1. This site uses cookies. By continuing to use this site, you are agreeing to our use of cookies. Learn More.
  2. Hi Guest, welcome to the TES Community!

    Connect with like-minded education professionals and have your say on the issues that matter to you.

    Don't forget to look at the how to guide.

    Dismiss Notice

I am dreading going back to my school placement tomorrow.

Discussion in 'Trainee and student teachers' started by emmalouiset22, Nov 6, 2016.

  1. emmalouiset22

    emmalouiset22 New commenter

    I am currently on my second and final placement. It is an 8-week placement and I am just about to go into the 6th week. The first 5 weeks have been okay, there have been both ups and downs but my first observation went well. To start with, my mentor was great and supportive, if very honest. They still seem like a nice person, but the past week I have started noticing more things. I notice that they talk badly about every person in our block even when they seem like friends, and this makes me wonder what they say about me. On Friday, I had a bad day, kids were not listening and I screwed up one of my lessons. It was a computer lesson and I did not model the task correctly and ended up screwing it up in front of the students. I overheard my mentor talk to the EA about how I had a lack of understanding of the task and I ruined the lesson for the students. While I agree, I should have done better modelling, I feel it would have been better to tell me up front and discuss how to improve.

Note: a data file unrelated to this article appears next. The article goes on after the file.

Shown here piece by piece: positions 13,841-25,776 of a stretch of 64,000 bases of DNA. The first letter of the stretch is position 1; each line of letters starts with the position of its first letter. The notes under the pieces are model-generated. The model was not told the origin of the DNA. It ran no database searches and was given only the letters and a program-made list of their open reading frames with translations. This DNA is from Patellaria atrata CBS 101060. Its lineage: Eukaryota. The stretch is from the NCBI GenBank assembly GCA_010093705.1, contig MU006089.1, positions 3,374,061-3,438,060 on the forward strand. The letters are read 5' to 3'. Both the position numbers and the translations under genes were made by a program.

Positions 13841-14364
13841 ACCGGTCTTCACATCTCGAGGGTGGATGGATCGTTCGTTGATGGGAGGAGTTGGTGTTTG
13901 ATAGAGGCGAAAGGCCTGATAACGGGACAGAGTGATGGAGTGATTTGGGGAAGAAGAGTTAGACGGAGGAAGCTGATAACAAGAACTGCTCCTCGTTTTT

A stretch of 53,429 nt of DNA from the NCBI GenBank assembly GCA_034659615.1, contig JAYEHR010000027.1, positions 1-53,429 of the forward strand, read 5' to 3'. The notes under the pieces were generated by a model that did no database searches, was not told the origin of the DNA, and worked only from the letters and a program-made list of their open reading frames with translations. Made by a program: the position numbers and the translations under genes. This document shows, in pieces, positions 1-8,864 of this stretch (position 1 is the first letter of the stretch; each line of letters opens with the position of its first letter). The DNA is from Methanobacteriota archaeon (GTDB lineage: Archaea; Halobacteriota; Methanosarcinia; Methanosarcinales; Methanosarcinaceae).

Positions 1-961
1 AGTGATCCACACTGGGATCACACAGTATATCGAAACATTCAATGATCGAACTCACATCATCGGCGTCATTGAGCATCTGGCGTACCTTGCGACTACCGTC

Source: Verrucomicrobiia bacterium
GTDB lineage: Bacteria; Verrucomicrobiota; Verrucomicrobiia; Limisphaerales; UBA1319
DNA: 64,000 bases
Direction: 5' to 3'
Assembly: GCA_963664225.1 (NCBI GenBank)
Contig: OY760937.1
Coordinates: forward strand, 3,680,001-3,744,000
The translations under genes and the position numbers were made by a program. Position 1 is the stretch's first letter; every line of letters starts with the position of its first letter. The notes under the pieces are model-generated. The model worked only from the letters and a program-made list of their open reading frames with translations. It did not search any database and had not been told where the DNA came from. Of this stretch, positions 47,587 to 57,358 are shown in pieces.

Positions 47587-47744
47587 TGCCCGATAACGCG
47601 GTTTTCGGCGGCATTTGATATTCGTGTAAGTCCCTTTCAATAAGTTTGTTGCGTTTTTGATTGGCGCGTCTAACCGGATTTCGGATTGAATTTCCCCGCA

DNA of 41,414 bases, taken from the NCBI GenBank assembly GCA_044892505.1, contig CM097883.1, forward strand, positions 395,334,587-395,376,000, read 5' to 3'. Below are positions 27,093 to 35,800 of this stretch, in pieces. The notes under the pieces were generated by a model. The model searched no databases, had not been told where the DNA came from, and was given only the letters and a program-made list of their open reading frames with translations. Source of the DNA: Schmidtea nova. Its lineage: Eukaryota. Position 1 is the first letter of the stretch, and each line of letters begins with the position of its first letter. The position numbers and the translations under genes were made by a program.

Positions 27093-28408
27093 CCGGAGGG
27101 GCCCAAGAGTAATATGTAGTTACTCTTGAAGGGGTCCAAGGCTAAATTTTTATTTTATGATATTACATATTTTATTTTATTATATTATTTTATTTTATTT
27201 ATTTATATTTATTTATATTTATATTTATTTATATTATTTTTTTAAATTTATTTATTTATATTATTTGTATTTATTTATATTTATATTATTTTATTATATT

I also have a very difficult class. I have four students with severe behavioural problems. One student in particular just does not listen to any of my instructions and has major meltdowns when I try and communicate. My mentor tells me to not give up otherwise he wins and to keep trying to get through to him, but I just find this so hard when the other kids are waiting for my instruction and he is sat there with his head on the table. My mentor said that at the start of the year he was the same with them, but they have now built a relationship and he listens to them. However, he does not to me. I do not think I have enough time to build a relationship with him to respond to me, but I am at my wits end with him. I feel sick before every lesson he is in, not because of the child themselves, just because of the behaviour and the fact that I know I will get nowhere with him and it will throw the entire lesson off.

    My mentor also gave me all their plans for the term which I thought was great to begin with in terms of planning, however, I have now found that because I use their plans and programs, if I do not do it exactly how they have in the past, I do not do well. I really wish I could plan my own activities and lessons.

    I am having issues with my writing component. I was given a template by my mentor and told to teach the students this specific writing style. I have never taught it before and am being expected to follow the way she teaches things, but I am struggling and wish I could break down the task more and use my own style

    My last placement went so well and I enjoyed every day there and received an excellent assessment. This one is the opposite. I am now dreading going in tomorrow and I guess I am just looking for words of encouragement and for anyone who has been here before.

    I want to quite so badly, but I only have 3 weeks left I feel I should stick it out. I so hope I pass. I don't know what I will do if I fail after all this work.
  2. dunnocks

    dunnocks Star commenter

    I'm sorry you are feeling bad, but I have to be honest here, and say this is what teaching is like. You might get on brilliantly in a school, or it might be terrible, all day every day, and in reality, it is most likely to be somewhere in between, but you will have times when you feel like this, and all these things conspire against you over and over again,